6. Hey guys, I'm new to this board and new to fishing. I took it up last year. My 5 year old daughter's favorite show on TV was River Monsters and when I was looking for something to do when we didn't have enough wind to sail, fishing was the obvious choice. Now she and I do it together and are having a BLAST! My boat is a Thistle Sailboat and it's named the Sneaky Duck. I hope to someday have a fishing boat similar to a Alumacraft Competitor 185 Tiller (which I'll probably also name Sneaky Duck). Right now I'm just spending as much time as I can with a fishing rod in my hand and line in the water catching what ever I can get my hooks into. I really appreciate the information I've already gotten here and hope someday to get to the point where I can contribute back to the group. Thanks!
  7. Thanks guys, so I've been using all ball barring swivels. You say to use the smallest swivel I can get away with, when choosing it do I pick one to match the strength of the line I'm using to be safe?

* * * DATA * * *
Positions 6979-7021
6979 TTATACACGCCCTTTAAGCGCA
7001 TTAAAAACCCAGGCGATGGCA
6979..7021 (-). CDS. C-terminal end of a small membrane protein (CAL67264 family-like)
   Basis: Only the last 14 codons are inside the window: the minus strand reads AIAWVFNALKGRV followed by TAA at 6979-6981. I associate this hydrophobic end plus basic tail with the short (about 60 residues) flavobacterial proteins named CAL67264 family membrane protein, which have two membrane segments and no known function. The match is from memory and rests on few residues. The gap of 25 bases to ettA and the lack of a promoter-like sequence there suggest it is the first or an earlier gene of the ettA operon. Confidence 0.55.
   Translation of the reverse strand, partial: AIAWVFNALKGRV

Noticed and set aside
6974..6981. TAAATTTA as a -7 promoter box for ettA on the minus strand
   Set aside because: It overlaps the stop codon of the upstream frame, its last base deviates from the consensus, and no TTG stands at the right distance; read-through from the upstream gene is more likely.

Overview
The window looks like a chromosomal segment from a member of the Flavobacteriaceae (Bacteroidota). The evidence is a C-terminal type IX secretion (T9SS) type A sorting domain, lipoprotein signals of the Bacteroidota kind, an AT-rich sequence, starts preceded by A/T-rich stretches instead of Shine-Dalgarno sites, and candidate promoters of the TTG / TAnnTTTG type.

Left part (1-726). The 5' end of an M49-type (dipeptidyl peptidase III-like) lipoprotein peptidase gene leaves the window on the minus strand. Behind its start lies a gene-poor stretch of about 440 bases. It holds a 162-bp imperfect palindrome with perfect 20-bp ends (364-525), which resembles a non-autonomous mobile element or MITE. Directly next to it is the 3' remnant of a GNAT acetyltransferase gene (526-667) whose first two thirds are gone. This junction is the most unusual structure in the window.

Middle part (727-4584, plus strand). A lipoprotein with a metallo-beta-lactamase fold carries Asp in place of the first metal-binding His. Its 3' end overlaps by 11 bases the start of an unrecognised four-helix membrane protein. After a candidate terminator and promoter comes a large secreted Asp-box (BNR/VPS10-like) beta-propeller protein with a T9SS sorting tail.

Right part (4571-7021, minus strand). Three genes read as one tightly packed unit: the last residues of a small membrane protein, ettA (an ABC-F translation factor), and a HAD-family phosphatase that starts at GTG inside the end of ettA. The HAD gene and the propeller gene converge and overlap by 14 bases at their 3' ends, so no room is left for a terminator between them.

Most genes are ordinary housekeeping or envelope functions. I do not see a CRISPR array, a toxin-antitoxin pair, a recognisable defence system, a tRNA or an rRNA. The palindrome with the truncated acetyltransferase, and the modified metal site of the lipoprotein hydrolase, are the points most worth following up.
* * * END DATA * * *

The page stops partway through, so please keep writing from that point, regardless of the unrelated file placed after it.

8. Hi, I'm BRAND new to this forum and this is my first post so please excuse how basic this is. I've just last year taken up fishing and I'm LOVING it. I'd really like to get better so I've been doing a bunch of research over the winter and it seams to me, like the guys that are really good don't use snap swivels to attach their lures. I'm not sure if this is just because they have a bunch of different rods so they are able to tie on the lure knowing that if they want to switch it up they can just grab a different rod with the different lure, or if there are times that a snap really isn't the best choice. I'm wondering 2 things I guess, 1. in general what types of baits/lures are snap's ok to use and, 2. If there is a lure that really should be tied, is it acceptable and a good idea to have a say... 3 ft. leader tied to the lure, that I could then tie a loop in the other end and use a snap swivel to the line of my rod so that I would in essence have the quick change of the snap, but the presentation at the lure of it being tied? Does this work? is there a down side? Also as additional info incase it matters. for the time being I'm fishing for, about anything I can catch (mostly bass) casting off of docks and the shore. Thanks!